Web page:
District Adds Jewish High Holiday Observance to Belmont School Calendar

Photo: Dr. David Alper speaking before the Belmont School Committee. 

The Belmont School Committee approved a pilot program to close school for one day in observance of the Jewish High Holidays beginning in the coming 2015-16 school year.

In addition to the decision made Tuesday night, March 24, Belmont School Superintendent John Phelan once again voiced his support to begin each school year the week before Labor Day, rather than the traditional first Wednesday of September.

“We felt it was very important that we made sure we were respectful to our community,” said Phelan, who discussed the issue with the six school principals and senior staff. The move came after the committee requested on March 10 that Phelan review possibly changing the school calendar’s traditional makeup.

Two weeks ago, School Committee member Elyse Shuster questioned why the Belmont schools calendar traditionally had a half day scheduled for Good Friday and not any other religious holidays as well as the annual hardships Jewish families encounter.

For Jewish parents and students, the current policy of not penalizing students for taking a day to observe one or both of the High Holidays – Rosh Hashanah and Yom Kippur – has never been a satisfactory compromise as children are expected to make up any missed class and homework scheduled on those days, said Shuster.

With the holidays coinciding with the first month of classes, the prospects of falling behind so early in the school year has many observant Belmont families having to make difficult choices.

Shuster also pointed out that many surrounding communities such as Winchester, Arlington, Newton and Milton observe one or both of the high holidays.

“We are an outlier not … closing for either or any of the Jewish holidays,” said Shuster.

Dr. David Alper, who has children in the district for the past dozen years, told the board he has “suffered with this for 12 years.” Every year Alper said the prevailing calendar “adds stress to my children while we try to have them focus on observing our holidays.”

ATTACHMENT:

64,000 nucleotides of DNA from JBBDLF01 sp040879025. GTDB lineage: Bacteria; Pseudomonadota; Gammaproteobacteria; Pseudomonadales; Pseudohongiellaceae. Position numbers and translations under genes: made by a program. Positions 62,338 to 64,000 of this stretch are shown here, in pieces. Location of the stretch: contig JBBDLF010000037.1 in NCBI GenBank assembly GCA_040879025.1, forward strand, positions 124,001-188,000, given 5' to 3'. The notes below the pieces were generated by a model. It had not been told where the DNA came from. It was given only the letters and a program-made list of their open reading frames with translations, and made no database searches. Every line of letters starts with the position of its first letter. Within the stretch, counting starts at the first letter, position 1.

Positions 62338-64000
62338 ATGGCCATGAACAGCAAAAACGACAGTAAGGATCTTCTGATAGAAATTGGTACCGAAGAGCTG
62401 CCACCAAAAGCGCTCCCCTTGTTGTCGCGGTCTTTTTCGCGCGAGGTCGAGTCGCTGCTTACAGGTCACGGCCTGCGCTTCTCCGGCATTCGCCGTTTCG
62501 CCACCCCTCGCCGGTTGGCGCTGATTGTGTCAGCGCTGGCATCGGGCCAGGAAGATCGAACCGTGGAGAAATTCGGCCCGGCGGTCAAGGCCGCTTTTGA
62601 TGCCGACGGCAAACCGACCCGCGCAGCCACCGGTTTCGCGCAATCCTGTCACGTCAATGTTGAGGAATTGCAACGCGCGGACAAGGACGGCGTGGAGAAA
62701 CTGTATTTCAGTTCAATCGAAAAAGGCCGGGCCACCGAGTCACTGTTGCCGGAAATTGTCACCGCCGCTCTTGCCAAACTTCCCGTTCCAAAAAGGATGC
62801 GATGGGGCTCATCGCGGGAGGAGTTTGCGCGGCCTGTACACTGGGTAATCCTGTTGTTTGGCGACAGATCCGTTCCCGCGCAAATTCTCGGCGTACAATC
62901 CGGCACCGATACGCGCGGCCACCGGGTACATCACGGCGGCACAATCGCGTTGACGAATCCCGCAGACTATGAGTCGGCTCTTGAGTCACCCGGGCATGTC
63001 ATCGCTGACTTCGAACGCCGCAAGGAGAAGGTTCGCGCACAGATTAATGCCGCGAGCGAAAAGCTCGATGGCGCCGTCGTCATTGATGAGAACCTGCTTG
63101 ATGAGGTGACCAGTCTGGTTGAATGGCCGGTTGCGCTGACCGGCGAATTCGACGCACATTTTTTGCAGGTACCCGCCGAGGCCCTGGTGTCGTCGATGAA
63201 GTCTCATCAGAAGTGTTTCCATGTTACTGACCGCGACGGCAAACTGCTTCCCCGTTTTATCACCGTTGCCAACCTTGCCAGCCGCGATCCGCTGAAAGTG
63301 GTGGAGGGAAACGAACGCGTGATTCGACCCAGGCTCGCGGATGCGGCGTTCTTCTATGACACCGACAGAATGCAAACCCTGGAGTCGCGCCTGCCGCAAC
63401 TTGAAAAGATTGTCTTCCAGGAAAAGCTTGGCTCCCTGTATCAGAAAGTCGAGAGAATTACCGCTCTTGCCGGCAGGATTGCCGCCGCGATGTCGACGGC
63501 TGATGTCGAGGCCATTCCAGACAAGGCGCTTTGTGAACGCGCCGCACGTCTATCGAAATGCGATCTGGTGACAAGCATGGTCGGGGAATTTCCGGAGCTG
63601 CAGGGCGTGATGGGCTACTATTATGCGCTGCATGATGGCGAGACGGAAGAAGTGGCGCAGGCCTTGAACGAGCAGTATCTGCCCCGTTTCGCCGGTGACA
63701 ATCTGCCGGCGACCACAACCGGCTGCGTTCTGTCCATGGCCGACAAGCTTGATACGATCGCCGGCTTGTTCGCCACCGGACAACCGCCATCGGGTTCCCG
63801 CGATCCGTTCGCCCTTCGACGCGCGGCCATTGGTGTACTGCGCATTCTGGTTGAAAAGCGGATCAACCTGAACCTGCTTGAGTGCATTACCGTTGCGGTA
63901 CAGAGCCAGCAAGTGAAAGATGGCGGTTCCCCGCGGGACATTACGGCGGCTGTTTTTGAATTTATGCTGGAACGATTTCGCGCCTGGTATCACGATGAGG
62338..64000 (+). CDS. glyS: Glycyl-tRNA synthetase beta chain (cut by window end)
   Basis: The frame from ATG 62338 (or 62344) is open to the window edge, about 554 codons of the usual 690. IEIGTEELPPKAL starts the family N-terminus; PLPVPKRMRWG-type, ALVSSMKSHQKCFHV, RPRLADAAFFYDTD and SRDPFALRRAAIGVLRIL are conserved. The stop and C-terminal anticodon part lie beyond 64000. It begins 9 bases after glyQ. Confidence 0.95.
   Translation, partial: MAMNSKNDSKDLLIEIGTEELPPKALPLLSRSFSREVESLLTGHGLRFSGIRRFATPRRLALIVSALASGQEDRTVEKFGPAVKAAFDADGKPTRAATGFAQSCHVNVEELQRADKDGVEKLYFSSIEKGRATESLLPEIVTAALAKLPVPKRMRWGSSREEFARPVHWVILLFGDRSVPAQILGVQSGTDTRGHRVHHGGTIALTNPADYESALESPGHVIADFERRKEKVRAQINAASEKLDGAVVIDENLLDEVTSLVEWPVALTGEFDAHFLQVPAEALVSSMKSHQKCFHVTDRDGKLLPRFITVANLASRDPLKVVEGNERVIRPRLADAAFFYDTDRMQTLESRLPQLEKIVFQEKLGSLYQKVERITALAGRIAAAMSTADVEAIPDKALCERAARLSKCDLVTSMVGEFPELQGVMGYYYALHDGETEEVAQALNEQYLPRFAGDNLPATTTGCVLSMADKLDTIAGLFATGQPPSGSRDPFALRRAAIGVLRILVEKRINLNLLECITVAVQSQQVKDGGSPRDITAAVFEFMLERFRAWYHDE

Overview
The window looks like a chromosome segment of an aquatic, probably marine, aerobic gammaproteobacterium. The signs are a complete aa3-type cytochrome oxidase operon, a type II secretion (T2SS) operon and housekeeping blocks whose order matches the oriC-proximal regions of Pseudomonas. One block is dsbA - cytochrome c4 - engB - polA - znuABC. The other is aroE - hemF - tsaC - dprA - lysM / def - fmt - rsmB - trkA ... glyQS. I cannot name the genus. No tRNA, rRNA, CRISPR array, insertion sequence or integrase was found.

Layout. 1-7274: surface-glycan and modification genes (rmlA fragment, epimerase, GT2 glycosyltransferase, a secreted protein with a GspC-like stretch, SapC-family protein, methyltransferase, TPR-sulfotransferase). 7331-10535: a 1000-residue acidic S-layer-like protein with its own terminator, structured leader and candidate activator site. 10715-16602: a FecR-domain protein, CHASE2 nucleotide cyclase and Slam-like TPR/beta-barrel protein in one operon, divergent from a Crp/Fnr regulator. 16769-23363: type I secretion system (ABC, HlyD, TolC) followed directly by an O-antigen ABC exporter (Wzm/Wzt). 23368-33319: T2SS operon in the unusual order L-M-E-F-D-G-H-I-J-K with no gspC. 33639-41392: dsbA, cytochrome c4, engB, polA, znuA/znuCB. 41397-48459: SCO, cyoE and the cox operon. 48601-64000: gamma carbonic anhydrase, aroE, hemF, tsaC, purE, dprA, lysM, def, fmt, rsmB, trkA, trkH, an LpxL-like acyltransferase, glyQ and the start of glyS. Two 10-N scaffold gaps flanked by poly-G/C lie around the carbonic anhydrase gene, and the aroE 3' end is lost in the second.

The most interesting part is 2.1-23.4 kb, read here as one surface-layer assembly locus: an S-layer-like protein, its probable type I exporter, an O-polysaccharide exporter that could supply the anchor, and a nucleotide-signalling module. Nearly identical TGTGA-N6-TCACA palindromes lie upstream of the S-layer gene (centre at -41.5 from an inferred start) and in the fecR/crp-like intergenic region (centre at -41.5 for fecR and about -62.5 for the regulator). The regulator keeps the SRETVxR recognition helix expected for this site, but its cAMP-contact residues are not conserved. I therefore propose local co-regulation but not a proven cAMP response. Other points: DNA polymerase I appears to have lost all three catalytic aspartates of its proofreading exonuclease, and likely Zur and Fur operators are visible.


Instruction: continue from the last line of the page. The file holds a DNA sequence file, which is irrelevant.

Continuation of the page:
Alper said the need for a day away from the secular and to the religious is also important on a broader plane.

“The fact is that we need to be able to have the opportunity to let children across the community understand that religion is an important part of our lives,” Alper told the committee, saying a discussion of any observance is a way to introduce tolerance to others.

“We need to be able to do these types of [observances],” he said.

Amy Tannenbaum is a life-long Belmontian, who missed school for 12 years to attend services. But expectations of students – especially in High School – is much greater than when she was attending the district. So her children would come home from services and immediately hit the books to complete homework rather than be observant.

“I think there is a stress piece … that these kids feel like ‘the class got taught, and most kids were there and I got to make it up’,” said Tannenbaum.

In the end, the School Committee accepted a 2015-16 school calendar closing the school for one day – Shuster and the board believed that day should be Yom Kippur, a day of atonement and repentance in which Jewish people fast for the entire day and spend that time in prayer. Yom Kippur will be observed on Wednesday, Sept. 23 this year. Good Friday in 2016 will remain a half day.

If Yom Kippur should fall on the weekend, such as in 2017, the day off will revert to Rosh Hashanah.

Belmont School’s Calendar Could See Changes, Adding Jewish Holiday, Earlier Start to Year

Photo: The Belmont school calendar could see changes on adding religious holiday and the start of school. 

Every year since she’s had children attending the Belmont schools, School Committee member Elyse Shuster has been in the same situation as so many Jewish parents at the beginning of every school year: should we keep the kids out of school during the High Holidays of Rosh Hashanah and Yom Kippur?

Even under the district’s current policy – the system officially doesn’t recognize religious holidays – that allows students to miss a day or two without penalty (and teachers are advised not to schedule tests on those days), Shuster and others have feared their children will not be fully caught up with their school work during the important first days of the school year as the important holidays occur between September and early October.

“It’s extremely hard to miss those days especially for high schoolers,” Shuster told the Belmontonian.